A note from our editor in chief, Stephen Kiesling.
Many readers will remember the 1987 launch of James Gleick’s great book Chaos: Making of a New Science, and the idea that the flap of a butterfly’s wing can be the catalyst for a hurricane. At a lecture Gleick gave at the launch, what struck me was a video he showed on the mathematics of chaos theory. The video started with simple lines on the screen—the graph of an equation—that got more and more complex until what once looked like math now looked and moved like a living cell, as if chaos were an organizing principle of life.
Since then, we’ve learned how much chaos is actually inside us: those trillions of bugs that go about their own business and keep us alive. A human turns out to be a bus full of odd critters, and now we’re learning that cancer, too, is always on board. We “tend toward cancer, not away from it,” explains oncologist Dawn Lemanne MD. So the odd flap of a butterfly in the backseat of the bus can let loose a hurricane inside us.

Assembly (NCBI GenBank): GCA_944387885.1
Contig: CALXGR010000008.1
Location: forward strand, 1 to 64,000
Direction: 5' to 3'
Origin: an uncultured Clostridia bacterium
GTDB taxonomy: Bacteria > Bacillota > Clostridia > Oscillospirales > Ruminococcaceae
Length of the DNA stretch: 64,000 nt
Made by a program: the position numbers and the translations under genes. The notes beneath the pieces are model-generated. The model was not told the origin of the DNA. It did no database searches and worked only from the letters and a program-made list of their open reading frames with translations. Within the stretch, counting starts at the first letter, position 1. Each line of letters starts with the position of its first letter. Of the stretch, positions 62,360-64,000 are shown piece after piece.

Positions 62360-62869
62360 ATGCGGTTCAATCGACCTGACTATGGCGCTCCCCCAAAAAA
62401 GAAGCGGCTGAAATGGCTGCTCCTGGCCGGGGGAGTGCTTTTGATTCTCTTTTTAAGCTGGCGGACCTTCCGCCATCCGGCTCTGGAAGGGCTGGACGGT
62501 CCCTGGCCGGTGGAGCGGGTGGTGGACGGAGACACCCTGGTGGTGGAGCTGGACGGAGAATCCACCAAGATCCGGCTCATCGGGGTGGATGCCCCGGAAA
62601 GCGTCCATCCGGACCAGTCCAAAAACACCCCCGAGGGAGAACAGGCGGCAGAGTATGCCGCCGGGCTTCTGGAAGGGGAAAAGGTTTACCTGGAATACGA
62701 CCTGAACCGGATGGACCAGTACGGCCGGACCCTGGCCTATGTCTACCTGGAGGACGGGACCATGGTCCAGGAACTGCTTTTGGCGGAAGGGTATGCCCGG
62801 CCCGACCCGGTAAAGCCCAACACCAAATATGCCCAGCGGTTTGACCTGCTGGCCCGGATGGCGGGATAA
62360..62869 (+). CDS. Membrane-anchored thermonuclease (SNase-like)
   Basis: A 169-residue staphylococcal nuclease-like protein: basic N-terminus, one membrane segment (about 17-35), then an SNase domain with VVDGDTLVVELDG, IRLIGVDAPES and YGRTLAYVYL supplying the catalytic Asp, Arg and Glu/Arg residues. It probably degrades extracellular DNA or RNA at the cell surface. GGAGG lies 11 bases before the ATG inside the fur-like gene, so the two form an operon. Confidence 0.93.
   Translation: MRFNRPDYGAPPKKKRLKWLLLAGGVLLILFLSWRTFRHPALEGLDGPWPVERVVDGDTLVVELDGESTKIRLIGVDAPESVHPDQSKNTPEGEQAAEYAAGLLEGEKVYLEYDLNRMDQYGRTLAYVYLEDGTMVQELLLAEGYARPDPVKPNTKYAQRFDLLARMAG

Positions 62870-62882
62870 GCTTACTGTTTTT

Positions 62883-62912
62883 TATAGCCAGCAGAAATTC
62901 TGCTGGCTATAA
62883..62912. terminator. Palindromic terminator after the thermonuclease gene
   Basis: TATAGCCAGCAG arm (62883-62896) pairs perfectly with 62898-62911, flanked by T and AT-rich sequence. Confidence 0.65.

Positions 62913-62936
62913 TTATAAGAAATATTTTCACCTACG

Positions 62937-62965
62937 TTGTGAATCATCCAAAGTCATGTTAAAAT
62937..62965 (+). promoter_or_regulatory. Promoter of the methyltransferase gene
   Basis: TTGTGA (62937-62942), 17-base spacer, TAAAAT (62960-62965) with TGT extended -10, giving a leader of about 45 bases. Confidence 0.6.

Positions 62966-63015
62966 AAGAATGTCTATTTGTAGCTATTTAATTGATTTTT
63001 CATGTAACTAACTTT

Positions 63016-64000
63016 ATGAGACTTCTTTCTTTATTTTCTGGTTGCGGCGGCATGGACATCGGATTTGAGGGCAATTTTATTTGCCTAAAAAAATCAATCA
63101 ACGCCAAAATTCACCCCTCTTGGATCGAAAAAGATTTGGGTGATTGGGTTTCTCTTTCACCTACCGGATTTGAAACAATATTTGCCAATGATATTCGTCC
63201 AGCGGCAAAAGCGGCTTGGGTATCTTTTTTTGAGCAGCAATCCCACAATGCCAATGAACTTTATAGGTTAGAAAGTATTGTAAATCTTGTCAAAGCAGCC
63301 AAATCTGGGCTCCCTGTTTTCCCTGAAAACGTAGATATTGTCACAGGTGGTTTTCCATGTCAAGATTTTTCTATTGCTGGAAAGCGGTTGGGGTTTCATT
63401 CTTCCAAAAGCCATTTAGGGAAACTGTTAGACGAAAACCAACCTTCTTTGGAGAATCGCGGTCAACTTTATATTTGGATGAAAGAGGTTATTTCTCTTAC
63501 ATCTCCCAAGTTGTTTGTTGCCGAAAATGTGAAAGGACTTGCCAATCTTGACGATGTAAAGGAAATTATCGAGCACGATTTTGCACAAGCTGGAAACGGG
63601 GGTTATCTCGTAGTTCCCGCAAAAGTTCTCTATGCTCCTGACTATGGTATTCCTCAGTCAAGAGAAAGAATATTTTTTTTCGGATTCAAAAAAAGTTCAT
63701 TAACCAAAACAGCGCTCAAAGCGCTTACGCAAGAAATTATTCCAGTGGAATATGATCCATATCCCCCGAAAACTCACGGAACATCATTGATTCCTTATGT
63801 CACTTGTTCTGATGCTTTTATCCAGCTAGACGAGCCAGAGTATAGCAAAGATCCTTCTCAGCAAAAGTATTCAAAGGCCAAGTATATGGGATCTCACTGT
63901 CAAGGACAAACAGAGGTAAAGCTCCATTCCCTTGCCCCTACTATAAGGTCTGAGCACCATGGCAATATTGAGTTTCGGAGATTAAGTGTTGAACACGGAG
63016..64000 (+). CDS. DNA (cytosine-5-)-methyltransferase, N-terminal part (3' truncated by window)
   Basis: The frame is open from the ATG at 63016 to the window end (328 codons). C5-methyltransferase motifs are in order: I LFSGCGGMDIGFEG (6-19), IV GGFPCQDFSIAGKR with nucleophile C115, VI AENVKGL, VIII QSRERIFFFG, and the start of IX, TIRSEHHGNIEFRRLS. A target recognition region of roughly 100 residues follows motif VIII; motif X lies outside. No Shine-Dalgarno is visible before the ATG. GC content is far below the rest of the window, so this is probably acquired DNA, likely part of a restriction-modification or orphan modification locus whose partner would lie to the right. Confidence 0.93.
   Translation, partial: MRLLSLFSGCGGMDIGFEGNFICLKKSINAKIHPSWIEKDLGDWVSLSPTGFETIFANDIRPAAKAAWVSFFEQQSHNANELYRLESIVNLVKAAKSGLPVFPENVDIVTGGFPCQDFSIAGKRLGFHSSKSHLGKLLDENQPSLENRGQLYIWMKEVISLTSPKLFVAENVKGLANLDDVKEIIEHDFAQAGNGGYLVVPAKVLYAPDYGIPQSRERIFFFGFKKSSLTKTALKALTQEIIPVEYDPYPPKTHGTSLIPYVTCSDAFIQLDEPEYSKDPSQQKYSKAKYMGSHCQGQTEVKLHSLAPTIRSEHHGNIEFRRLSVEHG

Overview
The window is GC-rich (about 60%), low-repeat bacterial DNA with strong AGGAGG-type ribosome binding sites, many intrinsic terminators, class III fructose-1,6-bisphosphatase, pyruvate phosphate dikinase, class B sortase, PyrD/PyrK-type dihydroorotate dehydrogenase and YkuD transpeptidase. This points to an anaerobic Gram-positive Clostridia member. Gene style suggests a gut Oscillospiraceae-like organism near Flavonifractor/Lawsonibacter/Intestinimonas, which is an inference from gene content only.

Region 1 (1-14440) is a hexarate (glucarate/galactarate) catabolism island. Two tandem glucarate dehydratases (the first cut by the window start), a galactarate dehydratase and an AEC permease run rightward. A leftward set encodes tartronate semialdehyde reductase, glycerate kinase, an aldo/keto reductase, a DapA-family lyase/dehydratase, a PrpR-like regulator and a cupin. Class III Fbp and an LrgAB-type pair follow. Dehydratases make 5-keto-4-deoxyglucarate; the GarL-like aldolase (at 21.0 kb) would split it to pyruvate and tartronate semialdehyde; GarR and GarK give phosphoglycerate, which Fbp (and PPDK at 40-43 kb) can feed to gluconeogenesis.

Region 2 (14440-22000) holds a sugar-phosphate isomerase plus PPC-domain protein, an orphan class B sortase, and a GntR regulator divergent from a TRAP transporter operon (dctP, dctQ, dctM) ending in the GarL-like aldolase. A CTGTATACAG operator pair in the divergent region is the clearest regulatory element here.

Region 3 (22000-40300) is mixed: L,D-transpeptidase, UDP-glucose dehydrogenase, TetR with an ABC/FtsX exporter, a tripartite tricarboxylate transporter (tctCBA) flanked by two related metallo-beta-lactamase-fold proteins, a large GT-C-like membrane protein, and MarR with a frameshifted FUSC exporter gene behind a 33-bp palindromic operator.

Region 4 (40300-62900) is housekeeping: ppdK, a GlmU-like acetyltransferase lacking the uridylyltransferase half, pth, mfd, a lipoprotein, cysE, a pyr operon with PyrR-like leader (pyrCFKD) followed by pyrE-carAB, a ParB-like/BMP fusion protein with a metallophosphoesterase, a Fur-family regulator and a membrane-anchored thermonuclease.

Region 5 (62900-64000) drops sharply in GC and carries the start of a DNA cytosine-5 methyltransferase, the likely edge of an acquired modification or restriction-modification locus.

What Maria Shriver calls “The Power of the Pause” (24) is to take a stand against chaos, moment to moment. Her extraordinary life has allow …